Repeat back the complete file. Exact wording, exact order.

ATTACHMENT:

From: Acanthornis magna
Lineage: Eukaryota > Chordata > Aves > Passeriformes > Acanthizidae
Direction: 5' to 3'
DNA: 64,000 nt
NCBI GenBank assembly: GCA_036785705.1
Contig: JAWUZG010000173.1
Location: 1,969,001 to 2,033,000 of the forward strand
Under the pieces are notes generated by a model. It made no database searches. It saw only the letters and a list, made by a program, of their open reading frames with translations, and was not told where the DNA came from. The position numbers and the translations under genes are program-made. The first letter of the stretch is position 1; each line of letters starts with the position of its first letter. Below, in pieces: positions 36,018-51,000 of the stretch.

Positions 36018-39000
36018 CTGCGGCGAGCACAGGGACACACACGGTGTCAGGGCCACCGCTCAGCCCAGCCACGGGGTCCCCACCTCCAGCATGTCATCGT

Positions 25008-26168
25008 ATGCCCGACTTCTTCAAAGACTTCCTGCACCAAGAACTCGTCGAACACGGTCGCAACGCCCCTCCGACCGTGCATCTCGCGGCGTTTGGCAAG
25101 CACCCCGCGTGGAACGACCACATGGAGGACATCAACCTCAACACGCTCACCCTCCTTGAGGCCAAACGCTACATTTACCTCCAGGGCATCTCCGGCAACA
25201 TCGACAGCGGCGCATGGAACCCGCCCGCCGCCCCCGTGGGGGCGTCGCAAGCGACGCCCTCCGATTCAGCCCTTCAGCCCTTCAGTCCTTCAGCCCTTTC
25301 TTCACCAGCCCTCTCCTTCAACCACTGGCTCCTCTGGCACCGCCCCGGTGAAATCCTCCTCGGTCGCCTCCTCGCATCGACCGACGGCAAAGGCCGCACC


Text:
From: Acanthornis magna
Lineage: Eukaryota > Chordata > Aves > Passeriformes > Acanthizidae
Direction: 5' to 3'
DNA: 64,000 nt
NCBI GenBank assembly: GCA_036785705.1
Contig: JAWUZG010000173.1
Location: 1,969,001 to 2,033,000 of the forward strand
Under the pieces are notes generated by a model. It made no database searches. It saw only the letters and a list, made by a program, of their open reading frames with translations, and was not told where the DNA came from. The position numbers and the translations under genes are program-made. The first letter of the stretch is position 1; each line of letters starts with the position of its first letter. Below, in pieces: positions 36,018-51,000 of the stretch.

Positions 36018-39000
36018 CTGCGGCGAGCACAGGGACACACACGGTGTCAGGGCCACCGCTCAGCCCAGCCACGGGGTCCCCACCTCCAGCATGTCATCGT

Positions 25008-26168
25008 ATGCCCGACTTCTTCAAAGACTTCCTGCACCAAGAACTCGTCGAACACGGTCGCAACGCCCCTCCGACCGTGCATCTCGCGGCGTTTGGCAAG
25101 CACCCCGCGTGGAACGACCACATGGAGGACATCAACCTCAACACGCTCACCCTCCTTGAGGCCAAACGCTACATTTACCTCCAGGGCATCTCCGGCAACA
25201 TCGACAGCGGCGCATGGAACCCGCCCGCCGCCCCCGTGGGGGCGTCGCAAGCGACGCCCTCCGATTCAGCCCTTCAGCCCTTCAGTCCTTCAGCCCTTTC
25301 TTCACCAGCCCTCTCCTTCAACCACTGGCTCCTCTGGCACCGCCCCGGTGAAATCCTCCTCGGTCGCCTCCTCGCATCGACCGACGGCAAAGGCCGCACC